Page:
Impact Assessment of COVID-19 Pandemic on the Tourism and Hospitality Industry in the EAC and Post Recovery Strategy for the Sector - Working Paper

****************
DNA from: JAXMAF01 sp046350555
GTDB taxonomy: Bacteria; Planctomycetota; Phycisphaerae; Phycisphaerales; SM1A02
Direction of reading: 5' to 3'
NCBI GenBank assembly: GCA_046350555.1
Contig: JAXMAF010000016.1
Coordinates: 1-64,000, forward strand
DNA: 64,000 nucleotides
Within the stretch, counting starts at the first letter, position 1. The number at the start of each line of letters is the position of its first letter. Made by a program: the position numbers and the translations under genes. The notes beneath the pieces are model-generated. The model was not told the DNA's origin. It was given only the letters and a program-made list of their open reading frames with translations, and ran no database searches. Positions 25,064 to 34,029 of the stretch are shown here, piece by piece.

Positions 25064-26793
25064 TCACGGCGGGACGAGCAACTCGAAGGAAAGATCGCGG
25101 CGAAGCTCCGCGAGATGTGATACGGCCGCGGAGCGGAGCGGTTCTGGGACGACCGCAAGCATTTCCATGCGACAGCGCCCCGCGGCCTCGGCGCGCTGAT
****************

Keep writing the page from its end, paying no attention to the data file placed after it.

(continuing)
Tourism is one of the largest foreign exchange earners and fastest-growing sectors in the East African Community (EAC). According to the EAC Secretariat, tourist arrivals in the EAC region increased from 3.5 million persons in 2006 to about 7 million in 2019. Tourism contributed to the Gross Domestic Product (GDP) of the EAC Partner States by an average of 9.5% in 2019. It contributed an average of 17.2% to EAC total exports and 7.1% to employment. However, the upward trajectory in tourism in the region, with its positive impact on the economy, was devastatingly affected by the onset of COVID-19 pandemic in March 2020. The study aimed at assessing the impact of COVID-19 on the tourism and hospitality industry, and to generate policy options that the EAC Partner States should adopt to protect sector players from COVID-19 disruptions and future pandemics. The main activities of the study included: assessment of the impact of COVID-19 pandemic on the tourism and hospitality industry in the EAC; analysis of the current fiscal incentives for the sector; assessment of the non-tariff barriers that the sector has faced during this period of the pandemic; and propose recommendations for the tourism sector in EAC arising from the assessment. This study establishes that EAC Partner States may have lost international tourism receipts to the tune of US$4.8 billion in the year 2020. About 4.2 million foreign tourists were not able to travel to their preferred EAC destinations. The trickle-down effects have been felt across affiliated industries and the rest of the economy. In terms of impact on employment, it is estimated that tourism jobs in the region dropped from about 4.1 million jobs to 2.2 million jobs, that is, about two million jobs in the tourism sector were lost. There was a significant decline of about 65% of visitors to national parks and therefore impacting negatively on wildlife conservation efforts in the region. The Study also shows that hotels in the region registered average occupancy rates of below 30%, thus affecting their operations significantly including maintaining staff.